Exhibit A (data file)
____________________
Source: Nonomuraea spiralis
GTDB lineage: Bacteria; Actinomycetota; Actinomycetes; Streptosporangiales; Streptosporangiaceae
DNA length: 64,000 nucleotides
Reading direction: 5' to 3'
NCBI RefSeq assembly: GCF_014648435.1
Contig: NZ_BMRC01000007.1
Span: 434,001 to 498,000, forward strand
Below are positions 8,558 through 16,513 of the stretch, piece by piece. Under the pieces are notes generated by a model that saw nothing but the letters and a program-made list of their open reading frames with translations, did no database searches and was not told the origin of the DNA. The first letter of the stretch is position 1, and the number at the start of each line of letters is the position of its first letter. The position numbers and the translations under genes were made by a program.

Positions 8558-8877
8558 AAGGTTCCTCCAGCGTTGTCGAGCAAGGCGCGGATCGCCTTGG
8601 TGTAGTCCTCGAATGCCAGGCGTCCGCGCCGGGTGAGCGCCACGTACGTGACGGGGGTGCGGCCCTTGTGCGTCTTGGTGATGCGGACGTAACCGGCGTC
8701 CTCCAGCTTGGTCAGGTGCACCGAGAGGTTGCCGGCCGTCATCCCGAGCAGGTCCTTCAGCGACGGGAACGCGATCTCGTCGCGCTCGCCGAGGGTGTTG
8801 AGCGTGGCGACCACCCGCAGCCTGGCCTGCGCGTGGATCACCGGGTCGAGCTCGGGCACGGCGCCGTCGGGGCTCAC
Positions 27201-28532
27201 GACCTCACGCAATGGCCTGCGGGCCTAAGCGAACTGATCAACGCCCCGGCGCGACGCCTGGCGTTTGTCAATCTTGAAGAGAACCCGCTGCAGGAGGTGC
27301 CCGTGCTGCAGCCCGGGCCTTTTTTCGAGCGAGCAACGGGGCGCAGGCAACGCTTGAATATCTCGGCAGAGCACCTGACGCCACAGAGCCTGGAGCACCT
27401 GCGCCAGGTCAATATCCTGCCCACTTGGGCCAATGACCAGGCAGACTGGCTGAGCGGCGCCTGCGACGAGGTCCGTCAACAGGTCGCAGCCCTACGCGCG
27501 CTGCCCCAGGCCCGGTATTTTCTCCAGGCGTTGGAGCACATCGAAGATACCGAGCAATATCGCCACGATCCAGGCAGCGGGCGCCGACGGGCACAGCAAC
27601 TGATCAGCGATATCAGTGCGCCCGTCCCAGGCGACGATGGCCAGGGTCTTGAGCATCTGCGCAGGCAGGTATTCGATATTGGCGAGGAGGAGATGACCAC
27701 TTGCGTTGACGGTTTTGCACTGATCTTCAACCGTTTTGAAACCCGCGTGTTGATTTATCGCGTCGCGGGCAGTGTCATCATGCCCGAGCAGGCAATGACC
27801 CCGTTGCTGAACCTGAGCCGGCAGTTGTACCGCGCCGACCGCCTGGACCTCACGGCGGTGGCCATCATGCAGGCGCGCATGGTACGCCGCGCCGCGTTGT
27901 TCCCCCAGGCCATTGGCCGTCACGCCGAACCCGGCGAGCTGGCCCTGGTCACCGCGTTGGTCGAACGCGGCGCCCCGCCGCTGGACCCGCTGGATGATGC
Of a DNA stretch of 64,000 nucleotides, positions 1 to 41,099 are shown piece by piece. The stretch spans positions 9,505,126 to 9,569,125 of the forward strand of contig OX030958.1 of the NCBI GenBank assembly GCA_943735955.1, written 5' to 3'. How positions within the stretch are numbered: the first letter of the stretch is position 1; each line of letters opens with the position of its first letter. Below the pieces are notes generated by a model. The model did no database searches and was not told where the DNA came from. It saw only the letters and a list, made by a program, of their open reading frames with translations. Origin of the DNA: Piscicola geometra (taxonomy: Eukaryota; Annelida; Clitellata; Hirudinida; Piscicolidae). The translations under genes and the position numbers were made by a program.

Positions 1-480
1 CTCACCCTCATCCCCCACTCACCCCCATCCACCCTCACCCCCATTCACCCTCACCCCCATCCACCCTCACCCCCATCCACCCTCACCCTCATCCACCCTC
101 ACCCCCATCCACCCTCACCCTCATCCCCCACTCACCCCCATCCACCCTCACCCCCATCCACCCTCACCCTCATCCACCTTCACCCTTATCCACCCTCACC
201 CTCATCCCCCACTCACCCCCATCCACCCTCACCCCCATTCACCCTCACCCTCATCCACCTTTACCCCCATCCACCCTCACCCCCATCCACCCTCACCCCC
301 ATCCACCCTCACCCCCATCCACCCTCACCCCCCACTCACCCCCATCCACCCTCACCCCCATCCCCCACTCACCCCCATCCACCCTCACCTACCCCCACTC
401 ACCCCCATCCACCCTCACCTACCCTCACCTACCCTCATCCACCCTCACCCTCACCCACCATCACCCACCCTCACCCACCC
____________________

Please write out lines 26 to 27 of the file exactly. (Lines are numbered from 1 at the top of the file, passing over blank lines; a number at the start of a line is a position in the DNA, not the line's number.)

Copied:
101 ACCCCCATCCACCCTCACCCTCATCCCCCACTCACCCCCATCCACCCTCACCCCCATCCACCCTCACCCTCATCCACCTTCACCCTTATCCACCCTCACC
201 CTCATCCCCCACTCACCCCCATCCACCCTCACCCCCATTCACCCTCACCCTCATCCACCTTTACCCCCATCCACCCTCACCCCCATCCACCCTCACCCCC